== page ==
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Tropical Depression Forms in Gulf of Mexico, Disrupts BP Well

Aug. 11 (Bloomberg) -- A tropical depression has formed out of a group of thunderstorms in the Gulf of Mexico, where BP Plc has suspended drilling a relief well to permanently plug the worst offshore oil spill in U.S. history.

The system, located 260 miles (429 kilometers) south-southeast of Apalachicola, Florida, is moving northwest at 6 miles per hour and is expected to intensify into a tropical storm today, the National Hurricane Center said in a statement after 8 p.m. Miami time yesterday.

A tropical storm warning is in place from Destin, Florida, to Intracoastal City, Louisiana, including Lake Pontchartrain and New Orleans, the center said. The storm may bring as much as 10 inches (25 centimeters) of rain along the north and northeast coast of the Gulf, home to about 31 percent of U.S. oil output.

The threat of the storm is likely to delay by two or three days BP’s efforts to intercept the damaged Macondo well to seal it with mud and cement, Incident Commander Thad Allen said in a conference call with reporters yesterday.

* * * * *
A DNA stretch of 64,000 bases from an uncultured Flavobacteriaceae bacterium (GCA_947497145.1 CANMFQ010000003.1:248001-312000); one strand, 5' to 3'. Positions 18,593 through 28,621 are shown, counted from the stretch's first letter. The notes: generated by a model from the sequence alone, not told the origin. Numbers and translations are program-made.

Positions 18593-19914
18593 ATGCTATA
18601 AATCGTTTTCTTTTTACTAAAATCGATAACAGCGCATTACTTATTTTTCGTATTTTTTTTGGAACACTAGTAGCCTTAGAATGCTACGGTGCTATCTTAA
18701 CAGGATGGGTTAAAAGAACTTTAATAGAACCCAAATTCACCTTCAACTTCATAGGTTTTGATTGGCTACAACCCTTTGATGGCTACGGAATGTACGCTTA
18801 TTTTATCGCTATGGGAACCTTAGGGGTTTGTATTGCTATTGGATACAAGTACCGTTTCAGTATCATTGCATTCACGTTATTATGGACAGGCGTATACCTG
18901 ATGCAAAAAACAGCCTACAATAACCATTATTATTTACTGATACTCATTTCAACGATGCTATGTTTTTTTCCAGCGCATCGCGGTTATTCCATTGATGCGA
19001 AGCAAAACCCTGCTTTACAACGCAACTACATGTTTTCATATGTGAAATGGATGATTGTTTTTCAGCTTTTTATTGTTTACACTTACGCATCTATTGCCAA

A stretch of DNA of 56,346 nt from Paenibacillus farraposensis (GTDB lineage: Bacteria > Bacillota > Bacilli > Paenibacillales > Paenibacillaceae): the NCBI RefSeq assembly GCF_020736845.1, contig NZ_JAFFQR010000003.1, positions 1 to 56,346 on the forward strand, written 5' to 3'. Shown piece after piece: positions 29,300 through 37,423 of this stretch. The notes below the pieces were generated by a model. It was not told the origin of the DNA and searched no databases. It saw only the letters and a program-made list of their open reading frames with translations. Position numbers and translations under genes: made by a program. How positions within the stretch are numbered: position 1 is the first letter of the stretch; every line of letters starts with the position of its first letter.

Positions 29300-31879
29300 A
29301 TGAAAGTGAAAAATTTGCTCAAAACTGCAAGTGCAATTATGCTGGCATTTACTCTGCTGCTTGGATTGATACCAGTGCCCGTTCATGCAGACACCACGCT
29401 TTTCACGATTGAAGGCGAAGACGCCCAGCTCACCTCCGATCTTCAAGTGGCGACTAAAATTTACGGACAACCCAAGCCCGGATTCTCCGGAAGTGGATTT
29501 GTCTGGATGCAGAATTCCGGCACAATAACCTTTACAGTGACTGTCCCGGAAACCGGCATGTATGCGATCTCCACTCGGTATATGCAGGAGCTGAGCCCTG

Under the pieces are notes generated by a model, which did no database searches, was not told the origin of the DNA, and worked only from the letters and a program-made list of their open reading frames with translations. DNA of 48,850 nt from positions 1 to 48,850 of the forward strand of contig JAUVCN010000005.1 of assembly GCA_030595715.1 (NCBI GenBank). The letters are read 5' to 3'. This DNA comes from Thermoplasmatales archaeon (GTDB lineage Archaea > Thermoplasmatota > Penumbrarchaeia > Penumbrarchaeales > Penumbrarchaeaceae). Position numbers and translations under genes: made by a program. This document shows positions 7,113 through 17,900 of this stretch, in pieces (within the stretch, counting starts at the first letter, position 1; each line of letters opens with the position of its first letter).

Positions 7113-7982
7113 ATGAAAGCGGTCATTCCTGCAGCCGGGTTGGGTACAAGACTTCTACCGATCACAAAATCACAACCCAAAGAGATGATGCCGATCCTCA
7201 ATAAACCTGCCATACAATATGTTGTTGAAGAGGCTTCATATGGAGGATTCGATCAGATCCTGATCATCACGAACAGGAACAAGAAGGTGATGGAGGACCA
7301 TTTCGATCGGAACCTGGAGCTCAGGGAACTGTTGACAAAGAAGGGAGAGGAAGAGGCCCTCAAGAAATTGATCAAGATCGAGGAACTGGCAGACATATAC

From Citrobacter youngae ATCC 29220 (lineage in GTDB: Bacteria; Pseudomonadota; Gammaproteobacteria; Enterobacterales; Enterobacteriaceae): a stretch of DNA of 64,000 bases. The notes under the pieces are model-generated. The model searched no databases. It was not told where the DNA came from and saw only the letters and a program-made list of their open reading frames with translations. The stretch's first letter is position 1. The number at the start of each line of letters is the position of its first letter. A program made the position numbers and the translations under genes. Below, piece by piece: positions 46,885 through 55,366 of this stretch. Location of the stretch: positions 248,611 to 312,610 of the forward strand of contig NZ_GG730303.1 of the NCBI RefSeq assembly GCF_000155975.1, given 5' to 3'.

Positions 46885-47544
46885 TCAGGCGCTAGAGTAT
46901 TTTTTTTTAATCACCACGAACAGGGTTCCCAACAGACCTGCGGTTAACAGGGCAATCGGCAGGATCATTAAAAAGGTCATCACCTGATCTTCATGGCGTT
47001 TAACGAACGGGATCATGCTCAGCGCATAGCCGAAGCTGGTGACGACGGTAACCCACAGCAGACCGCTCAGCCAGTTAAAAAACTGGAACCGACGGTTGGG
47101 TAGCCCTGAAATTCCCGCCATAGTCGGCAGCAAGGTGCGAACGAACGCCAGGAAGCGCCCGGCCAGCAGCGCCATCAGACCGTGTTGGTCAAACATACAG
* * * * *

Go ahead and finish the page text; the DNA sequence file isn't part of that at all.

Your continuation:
The weather system may intensify into a weak tropical storm, fed by heat from the Gulf’s warm waters, said Ken Graham, a meteorologist for the National Weather Service. A high pressure dome that is baking the central U.S. is shifting, pushing the storm deeper into Louisiana rather than Texas as earlier forecast, Graham said.

The depression’s maximum sustained winds were 35 miles per hour, and the system is expected to turn west-northwest and move faster later today, the center said.

A tropical depression is a low-pressure system that has started to rotate and has its strongest winds at its center, according to Dennis Feltgen, spokesman for the hurricane center.

A depression’s strongest sustained winds are less than 39 miles per hour, the threshold at which it becomes a tropical storm and is named. Danielle is the next name for an Atlantic storm, according to the hurricane center.

The hurricane center is also tracking two other systems. One in the central Atlantic has been given a 60 percent chance of organizing into a cyclone in the next two days, and a second off northern South America has a 10 percent chance.

To contact the reporters on this story: Brian K. Sullivan in Boston at bsullivan10@bloomberg.net; Stuart Biggs in Tokyo at sbiggs3@bloomberg.net

To contact the editors responsible for this story: Dan Stets at dstets@bloomberg.net; Reed Landberg at landberg@bloomberg.net.

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